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Does serious offending lead to homicide?: exploring the interrelationships and sequencing of serious crime.

Research output: Contribution to Journal/MagazineJournal articlepeer-review

<mark>Journal publication date</mark>07/2008
<mark>Journal</mark>British Journal of Criminology
Issue number4
Number of pages16
Pages (from-to)522-537
Publication StatusPublished
<mark>Original language</mark>English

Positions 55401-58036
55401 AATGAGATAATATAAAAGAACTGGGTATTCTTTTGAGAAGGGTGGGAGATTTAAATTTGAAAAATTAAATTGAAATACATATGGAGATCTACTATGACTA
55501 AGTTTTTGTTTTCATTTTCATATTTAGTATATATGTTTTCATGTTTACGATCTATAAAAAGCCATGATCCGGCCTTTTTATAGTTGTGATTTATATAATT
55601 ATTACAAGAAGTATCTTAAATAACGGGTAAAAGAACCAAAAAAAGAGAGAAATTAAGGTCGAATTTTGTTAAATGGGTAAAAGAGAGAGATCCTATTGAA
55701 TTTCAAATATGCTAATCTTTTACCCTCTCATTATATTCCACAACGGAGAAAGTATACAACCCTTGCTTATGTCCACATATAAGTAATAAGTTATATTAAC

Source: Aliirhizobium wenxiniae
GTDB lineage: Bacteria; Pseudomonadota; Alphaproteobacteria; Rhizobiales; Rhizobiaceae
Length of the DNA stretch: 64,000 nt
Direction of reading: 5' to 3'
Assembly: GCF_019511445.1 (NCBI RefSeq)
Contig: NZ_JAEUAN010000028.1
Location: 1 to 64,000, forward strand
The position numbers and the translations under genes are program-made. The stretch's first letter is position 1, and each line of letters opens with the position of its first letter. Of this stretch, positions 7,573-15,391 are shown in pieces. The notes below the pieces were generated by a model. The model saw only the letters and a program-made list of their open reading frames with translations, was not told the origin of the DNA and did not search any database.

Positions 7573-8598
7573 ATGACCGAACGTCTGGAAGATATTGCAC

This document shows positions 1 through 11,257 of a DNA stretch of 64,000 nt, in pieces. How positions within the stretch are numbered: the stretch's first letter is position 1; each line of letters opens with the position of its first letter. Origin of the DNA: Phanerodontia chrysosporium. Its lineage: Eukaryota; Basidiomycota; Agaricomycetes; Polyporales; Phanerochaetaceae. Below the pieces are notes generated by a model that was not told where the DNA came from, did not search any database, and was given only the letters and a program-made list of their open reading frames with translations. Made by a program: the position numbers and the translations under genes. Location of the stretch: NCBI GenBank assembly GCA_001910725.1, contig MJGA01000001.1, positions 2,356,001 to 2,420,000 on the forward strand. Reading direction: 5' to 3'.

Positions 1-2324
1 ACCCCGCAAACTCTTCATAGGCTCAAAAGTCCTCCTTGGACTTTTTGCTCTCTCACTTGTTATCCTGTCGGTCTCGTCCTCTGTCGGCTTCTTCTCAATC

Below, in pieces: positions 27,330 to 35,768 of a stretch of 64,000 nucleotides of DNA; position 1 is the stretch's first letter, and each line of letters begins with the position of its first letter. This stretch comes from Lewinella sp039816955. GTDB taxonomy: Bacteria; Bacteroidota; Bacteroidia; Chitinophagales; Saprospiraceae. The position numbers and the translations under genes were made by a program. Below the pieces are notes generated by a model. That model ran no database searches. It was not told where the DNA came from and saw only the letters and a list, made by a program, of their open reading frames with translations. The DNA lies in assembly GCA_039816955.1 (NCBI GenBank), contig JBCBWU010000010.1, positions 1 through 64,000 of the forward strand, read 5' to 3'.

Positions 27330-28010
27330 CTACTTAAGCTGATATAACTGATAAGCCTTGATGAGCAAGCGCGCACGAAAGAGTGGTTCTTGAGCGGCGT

The inter-relationships between serious types of crime have been neglected. Focusing on those convicted of arson (n=45,915), blackmail (n=5,774), kidnapping (n=7,291) and threats to kill (n=9,816) in England and Wales (1979-2001), we examine the specialisation and sequencing of these crimes in relation to the risk of subsequent homicide. All four offences have a heightened likelihood of subsequent homicide compared to the general population. Arson, blackmail and threats to kill have a similar homicide risk (0.8%) after a 20-year follow-up; in contrast, kidnapping has a higher likelihood (1.0%). Sequencing is also relevant, with those convicted of more than one type of serious offence being at higher risk of a homicide conviction

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